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  • Writer's pictureBruce Boyce

"I'm busy working Cape Race"

Updated: May 15, 2022

Photograph of the wireless room of the RMS TItanic before departure

Senator SMITH. Now, once more I would like to have you tell the exact language of that message.

Mr. BRIDE. It stated the Californian had passed three large icebergs, and gave their latitude and longitude.

Senator SMITH. That they had passed three large icebergs?

Mr. BRIDE. Yes, sir.

Senator SMITH. And gave their latitude and longitude?

Mr. BRIDE. Yes; that she had passed very close to them.

Senator SMITH. Do you recollect what the latitude and longitude were?

Mr. BRIDE. No, sir; indeed I do not.

Senator SMITH. Did you make a record of this communication?

Mr. BRIDE. No, sir, I made it on a slip of paper and handed it to the bridge.

From Harold Bride's testimony in front of the US Congressional hearing, 1912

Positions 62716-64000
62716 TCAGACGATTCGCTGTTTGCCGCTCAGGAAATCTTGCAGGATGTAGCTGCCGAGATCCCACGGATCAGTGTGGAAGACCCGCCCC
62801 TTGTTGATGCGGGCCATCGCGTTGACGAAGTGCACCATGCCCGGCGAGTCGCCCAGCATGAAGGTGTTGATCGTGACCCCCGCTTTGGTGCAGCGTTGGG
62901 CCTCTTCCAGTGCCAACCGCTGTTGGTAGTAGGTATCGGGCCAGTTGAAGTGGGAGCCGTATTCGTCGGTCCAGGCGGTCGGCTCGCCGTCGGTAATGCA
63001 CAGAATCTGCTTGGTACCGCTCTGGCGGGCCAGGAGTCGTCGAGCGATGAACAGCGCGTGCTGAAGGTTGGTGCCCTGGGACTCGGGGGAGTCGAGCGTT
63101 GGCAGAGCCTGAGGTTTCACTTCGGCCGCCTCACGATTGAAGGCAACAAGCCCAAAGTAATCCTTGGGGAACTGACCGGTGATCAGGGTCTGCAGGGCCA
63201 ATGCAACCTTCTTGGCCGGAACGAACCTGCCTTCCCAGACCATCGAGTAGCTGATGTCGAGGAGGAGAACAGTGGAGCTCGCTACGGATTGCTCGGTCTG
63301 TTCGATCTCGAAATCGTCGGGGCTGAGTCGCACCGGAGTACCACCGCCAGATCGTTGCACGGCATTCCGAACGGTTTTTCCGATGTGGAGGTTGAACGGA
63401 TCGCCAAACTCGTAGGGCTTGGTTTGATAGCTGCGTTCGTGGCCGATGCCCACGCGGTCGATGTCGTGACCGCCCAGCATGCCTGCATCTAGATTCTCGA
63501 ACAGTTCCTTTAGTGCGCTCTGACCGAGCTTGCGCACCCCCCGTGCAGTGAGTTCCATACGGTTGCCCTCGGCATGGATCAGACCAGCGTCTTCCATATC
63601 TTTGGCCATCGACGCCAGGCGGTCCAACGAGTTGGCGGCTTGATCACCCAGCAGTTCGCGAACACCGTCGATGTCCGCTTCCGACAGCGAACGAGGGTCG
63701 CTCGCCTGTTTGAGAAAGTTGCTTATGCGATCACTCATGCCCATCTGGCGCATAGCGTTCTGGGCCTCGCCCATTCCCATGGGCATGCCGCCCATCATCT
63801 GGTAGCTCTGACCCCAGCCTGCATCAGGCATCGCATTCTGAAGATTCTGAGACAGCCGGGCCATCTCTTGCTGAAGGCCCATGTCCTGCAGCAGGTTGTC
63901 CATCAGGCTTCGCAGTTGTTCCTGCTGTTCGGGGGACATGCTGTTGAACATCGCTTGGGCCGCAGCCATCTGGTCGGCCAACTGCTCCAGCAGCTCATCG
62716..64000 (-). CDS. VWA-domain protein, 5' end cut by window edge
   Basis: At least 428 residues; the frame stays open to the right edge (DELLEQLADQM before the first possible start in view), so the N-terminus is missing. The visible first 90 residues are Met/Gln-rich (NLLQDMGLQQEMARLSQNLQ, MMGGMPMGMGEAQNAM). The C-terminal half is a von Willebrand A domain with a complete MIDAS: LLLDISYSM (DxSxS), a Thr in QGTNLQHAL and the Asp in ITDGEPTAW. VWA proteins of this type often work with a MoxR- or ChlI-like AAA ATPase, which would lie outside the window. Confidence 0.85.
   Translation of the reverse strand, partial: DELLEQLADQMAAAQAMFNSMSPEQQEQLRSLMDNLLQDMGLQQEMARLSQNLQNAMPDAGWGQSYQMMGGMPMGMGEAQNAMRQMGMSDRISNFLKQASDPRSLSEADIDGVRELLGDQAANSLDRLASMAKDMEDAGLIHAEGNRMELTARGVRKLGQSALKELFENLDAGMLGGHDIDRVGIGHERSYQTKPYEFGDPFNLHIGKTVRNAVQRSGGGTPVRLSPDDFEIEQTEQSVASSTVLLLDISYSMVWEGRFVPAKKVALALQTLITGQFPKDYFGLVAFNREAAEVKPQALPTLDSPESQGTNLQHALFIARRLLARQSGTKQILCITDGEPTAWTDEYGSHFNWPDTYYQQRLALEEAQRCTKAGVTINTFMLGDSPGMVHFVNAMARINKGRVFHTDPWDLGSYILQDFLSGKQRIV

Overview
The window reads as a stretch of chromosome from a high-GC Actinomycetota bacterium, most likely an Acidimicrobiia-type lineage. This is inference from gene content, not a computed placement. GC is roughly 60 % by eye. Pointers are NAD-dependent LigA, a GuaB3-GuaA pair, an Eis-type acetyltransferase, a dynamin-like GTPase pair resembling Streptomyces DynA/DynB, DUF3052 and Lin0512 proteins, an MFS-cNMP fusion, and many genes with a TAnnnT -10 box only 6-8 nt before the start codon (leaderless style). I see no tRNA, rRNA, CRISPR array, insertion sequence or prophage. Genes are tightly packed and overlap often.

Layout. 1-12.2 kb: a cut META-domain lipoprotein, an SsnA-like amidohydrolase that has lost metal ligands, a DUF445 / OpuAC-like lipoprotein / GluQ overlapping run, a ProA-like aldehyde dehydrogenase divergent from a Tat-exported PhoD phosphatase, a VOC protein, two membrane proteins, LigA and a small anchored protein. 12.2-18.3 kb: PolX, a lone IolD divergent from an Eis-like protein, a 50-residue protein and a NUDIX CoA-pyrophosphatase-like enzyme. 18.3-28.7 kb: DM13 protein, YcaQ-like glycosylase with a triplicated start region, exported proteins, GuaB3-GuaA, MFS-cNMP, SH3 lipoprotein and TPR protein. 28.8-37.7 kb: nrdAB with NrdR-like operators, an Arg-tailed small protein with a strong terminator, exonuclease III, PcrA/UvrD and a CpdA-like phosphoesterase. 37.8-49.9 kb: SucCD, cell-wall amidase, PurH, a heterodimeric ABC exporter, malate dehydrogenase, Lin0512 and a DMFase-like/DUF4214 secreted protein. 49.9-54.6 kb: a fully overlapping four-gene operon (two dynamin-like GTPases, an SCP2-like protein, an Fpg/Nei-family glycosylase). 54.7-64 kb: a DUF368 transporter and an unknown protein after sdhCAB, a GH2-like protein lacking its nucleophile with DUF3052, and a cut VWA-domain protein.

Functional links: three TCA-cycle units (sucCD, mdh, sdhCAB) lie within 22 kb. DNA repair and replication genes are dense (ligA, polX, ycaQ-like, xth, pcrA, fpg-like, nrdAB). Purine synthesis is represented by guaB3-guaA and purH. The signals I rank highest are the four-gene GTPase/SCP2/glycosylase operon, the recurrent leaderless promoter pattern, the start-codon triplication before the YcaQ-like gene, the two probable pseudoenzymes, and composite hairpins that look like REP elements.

In May 2020, a judge in Virginia granted RMS Titanic Inc, who owns the salvage rights to the Titanic wreck site, permission to attempt a retrieval of the Marconi wireless telegraph equipment aboard the ship. ("Expedition To Salvage Titanic's Wireless Telegraph Gets The Go-Ahead", NPR) Ideally, RMS Titanic Inc wishes to do this without cutting into the ship hull which is in a poor state of deterioration. The planned expedition is being opposed by a number of international organizations including NOAA of the United States. Opponents argue that the apparatus cannot be retrieved without damaging the ship, and the wreck site should be treated as a grave and not be disturbed any further. The legal battle is complicated, but the expedition is scheduled for 2021. Opponents continue to fight in the courts. ("US challenges planned expedition to retrieve Titanic's radio", ABC News) This is just the latest, since the Titanic's final resting spot was discovered, in the debate between how to best preserve the ship and artifacts for historical and scientific study but also honor and respect the memory of the people who perished aboard the famed ocean liner. The Marconi wireless apparatus is of particular significance given its crucial role in the events leading up to the collision and the aftermath.